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Anthropology major offered in fall 2020

Published on July 08, 2020

Anthropology major offered in fall 2020


Eastern is offering a new major in Anthropology starting this fall 2020 semester. Approved by the Board of Regents earlier this year, the new program features two concentrations-- Cultural Anthropology and Archaeology—aimed at helping students understand the diverse past and present cultures of the world.

 “Anthropology has long been recognized as a leading discipline in the development of concepts and knowledge regarding culture, prehistory, evolution and linguistics,” explained Ricardo Perez, program coordinator for the new major. “Anthropology is an excellent background for students who want to pursue careers or plan on attending graduate school in policy, development, teaching or other service professions.”

Eastern has long offered a popular minor in anthropology for students from other majors. The Anthropology major also can be used as a second major for students majoring in History, Psychology, Political Science and Sociology.

The major offers two concentrations: Cultural Anthropology and Archaeology. Cultural anthropologists examine social relationships and cultures in living communities, using ethnographic interviews, participant observation and other research strategies to explore human existence and help solve social problems in the United States and abroad.

Public health, climate change and economic inequity are all issues that can be examined from the lens of a cultural anthropologist. Archaeologists explore cultures of the past using fieldwork and laboratory analysis to uncover and evaluate artifacts and other remaining evidence of past societies.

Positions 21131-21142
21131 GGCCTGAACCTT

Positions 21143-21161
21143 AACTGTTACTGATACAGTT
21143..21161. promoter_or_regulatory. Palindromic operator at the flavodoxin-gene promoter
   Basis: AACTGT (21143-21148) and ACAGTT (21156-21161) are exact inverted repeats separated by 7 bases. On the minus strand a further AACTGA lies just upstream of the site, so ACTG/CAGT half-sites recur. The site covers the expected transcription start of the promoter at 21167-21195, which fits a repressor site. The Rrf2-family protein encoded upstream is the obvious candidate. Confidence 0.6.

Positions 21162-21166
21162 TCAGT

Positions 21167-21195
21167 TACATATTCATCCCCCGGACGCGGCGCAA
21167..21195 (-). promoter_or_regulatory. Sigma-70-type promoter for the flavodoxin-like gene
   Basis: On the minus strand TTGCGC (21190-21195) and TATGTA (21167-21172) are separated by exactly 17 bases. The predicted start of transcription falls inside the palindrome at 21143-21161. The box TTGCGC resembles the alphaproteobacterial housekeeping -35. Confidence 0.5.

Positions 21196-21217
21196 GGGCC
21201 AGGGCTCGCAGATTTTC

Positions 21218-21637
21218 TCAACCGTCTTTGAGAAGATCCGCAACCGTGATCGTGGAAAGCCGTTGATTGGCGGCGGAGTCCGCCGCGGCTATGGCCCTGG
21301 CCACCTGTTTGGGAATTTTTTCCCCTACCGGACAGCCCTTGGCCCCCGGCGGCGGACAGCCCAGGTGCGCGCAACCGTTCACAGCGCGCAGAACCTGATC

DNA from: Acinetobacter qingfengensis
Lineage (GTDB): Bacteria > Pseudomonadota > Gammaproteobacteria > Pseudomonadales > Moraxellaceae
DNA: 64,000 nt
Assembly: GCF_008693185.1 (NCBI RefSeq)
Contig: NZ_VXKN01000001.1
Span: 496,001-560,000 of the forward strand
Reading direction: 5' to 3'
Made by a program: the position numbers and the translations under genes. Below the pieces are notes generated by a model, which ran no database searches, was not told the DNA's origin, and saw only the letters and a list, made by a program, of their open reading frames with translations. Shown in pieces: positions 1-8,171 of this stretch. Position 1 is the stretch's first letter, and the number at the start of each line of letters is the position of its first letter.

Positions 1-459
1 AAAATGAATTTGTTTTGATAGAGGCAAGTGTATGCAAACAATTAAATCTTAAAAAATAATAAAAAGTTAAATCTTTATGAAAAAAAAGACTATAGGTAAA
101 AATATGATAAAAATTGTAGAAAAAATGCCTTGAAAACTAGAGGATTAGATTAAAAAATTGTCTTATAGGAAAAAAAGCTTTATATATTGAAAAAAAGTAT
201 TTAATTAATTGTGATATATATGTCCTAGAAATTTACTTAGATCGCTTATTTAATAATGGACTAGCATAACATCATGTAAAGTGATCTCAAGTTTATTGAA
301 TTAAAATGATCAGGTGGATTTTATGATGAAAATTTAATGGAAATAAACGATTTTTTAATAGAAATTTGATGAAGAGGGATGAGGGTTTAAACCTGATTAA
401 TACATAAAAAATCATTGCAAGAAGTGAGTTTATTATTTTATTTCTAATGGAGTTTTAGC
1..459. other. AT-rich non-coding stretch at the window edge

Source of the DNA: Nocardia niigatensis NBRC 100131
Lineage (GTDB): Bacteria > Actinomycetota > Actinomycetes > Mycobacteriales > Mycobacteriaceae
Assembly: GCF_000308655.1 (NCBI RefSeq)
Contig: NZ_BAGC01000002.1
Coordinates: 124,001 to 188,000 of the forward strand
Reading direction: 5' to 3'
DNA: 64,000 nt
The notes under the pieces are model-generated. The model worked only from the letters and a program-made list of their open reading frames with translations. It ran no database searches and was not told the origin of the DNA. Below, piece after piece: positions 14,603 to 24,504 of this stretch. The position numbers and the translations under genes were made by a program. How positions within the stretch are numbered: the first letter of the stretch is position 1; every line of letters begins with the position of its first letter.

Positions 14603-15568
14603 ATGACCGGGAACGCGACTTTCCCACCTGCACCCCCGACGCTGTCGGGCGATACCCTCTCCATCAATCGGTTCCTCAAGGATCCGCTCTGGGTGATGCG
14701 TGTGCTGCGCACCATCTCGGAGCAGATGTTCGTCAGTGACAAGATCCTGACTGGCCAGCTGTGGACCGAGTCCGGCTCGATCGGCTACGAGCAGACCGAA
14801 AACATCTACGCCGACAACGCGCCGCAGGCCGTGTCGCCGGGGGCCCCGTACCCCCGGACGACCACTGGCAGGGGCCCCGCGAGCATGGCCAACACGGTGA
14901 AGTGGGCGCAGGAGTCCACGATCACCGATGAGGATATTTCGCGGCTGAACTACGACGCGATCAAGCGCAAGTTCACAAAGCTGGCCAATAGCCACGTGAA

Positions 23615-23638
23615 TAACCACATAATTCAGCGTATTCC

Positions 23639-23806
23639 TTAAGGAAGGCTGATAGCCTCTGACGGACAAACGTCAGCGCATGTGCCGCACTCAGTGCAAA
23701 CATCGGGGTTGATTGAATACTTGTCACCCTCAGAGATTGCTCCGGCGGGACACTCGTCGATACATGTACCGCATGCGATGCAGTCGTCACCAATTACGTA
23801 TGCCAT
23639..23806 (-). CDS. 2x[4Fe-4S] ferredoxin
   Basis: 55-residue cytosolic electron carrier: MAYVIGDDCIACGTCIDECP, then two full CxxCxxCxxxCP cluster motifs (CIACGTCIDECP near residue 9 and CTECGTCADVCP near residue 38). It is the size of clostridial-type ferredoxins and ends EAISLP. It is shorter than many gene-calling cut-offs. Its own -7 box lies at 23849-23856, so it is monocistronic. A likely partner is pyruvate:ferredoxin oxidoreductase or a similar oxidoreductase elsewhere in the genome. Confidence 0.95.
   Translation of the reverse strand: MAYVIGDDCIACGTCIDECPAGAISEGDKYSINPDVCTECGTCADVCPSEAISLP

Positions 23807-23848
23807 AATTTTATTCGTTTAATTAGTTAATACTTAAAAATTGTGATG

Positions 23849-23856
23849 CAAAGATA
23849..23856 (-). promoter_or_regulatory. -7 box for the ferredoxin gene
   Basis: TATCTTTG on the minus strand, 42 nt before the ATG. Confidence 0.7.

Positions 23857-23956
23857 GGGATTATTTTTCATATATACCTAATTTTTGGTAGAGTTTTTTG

In addition to the courses in the two concentrations, students in the major will gain a strong foundation in biological anthropology and linguistic anthropology. The major will build on the five learning outcomes of the Liberal Arts Core curriculum that all Eastern students take, including Critical Thinking, Ethical Reasoning, Communication, Creativity and Quantitative Literacy.

Faculty teaching in the new major include experts in Latin American, Caribbean, Canadian and Native American studies. Applied learning opportunities are embedded in the program’s required field courses, which can include internships at local museums, archaeological field work at sites in New England and the Midwest and study trips to other countries.

The job market for people with anthropology degrees is expanding, with a projected eight percent growth in total jobs over the next 10 years. The national median salary in 2017 was $62,000. In Connecticut, there were more than 13,000 jobs in 2018 linked to anthropology.  

For more information, contact Ricardo Peréz, program coordinator and professor of anthropology at (860) 465-0191 or

Written by Ed Osborn

Categories: Anthropology